COVID-19: Net closing in on those involved in tender, fraud irregularities

The Special Investigating Unit (SIU) says it's probing about 26 allegations of corruption countrywide - linked to relief funds. #DStv403

JOHANNESBURG - The net is closing in on those involved in coronavirus tender and fund irregularities.

The Special Investigating Unit (SIU) says it's probing about 26 allegations of corruption countrywide - linked to relief funds.

In Gauteng alone, more than160 companies are now being investigated for irregular tenders relating to personal protective equipment.

Gauteng has been looted the most - a R2-billion PPE tender scandal is being probed.

READ: Ramaphosa orders PPE fraud probe

Implicated, among others, are Heath MEC Bandile Masuku and the husband of presidential spokesperson, Khusela Diko.

But it doesn't end there. A chief financial officer and chief director of procurement at the province's health department have also been fingered.

The SIU says this is just the tip of the iceberg.

"We have opened a criminal case against three companies for now and we are still continuing with the process as we speak, we are looking at more companies... now we are talking at companies we are looking at in Gauteng and the number now is 164," said Kaizer Kganyago, SIU Spokesperson.

READ: Western Cape releases PPE tender report

The investigating body is honing in on all the deals that went down across the country.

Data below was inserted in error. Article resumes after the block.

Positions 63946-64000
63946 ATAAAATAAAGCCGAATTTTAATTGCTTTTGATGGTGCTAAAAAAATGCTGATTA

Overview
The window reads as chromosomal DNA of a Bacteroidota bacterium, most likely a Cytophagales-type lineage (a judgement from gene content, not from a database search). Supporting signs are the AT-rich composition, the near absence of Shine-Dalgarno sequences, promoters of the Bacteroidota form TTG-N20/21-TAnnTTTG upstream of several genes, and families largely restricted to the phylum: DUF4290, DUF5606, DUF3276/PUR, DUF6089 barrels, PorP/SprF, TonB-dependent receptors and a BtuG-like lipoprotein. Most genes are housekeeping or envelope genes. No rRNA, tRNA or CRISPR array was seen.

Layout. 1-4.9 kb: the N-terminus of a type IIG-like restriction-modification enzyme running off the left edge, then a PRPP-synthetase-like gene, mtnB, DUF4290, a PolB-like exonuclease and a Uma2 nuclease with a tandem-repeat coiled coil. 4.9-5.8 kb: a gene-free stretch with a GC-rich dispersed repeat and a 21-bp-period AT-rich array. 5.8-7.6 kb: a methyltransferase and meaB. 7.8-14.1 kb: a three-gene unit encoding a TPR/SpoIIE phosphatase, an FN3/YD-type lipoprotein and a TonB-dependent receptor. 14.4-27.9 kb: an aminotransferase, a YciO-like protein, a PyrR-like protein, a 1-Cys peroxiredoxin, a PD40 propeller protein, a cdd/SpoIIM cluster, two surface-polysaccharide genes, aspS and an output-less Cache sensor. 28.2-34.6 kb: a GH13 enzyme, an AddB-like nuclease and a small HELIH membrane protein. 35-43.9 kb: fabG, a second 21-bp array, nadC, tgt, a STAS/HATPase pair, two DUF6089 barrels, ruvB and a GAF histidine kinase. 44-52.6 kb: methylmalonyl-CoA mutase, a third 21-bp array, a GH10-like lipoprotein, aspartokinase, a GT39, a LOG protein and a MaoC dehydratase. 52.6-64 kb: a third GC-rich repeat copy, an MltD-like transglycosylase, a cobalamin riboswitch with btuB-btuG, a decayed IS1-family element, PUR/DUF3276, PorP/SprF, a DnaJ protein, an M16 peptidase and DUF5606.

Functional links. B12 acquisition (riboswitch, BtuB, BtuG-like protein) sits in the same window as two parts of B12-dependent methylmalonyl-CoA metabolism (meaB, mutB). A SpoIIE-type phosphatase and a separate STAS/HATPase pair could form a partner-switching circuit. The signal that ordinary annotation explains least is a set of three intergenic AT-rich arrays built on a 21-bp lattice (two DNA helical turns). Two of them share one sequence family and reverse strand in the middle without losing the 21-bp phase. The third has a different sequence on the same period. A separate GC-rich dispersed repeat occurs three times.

"We are looking at each and every company that did business and we want to purely check whether the appointment was done in accordance with the procurement processes. We also want to check whether the pricing was done in line with the treasury regulations that were put in place," Kganyago said.

The president has also appointed a team of ministers to probe the allegations - but this has resulted in some criticism.

As the cases pile up - and with no clear timeframes in place - South Africans are joining the debate on social media, making their views clear.

They want action.

READ: COVID-19 corruption: Makhura admits the rot is within

Pressure is also mounting on President Cyril Ramaphosa to turn his words into action.

"We need to know which ministers and their children are involved in doing business with the state. There needs to be a public list so that we can ascertain for ourselves whether the processes have been followed and that is what people are demanding from Cyril Ramaphosa. They want police to do their work, they want the culture of impunity to end. And they want the president to make good of his promise that those who steal during COVID-19 and those who stole during state capture will have their day in court, they will have to defend the allegations against them because justice must be seen to be done," said Karima Brown, Political Analyst.

The next few weeks will be crucial.

South Africans will be closely watching the wheels of justice turning - or not.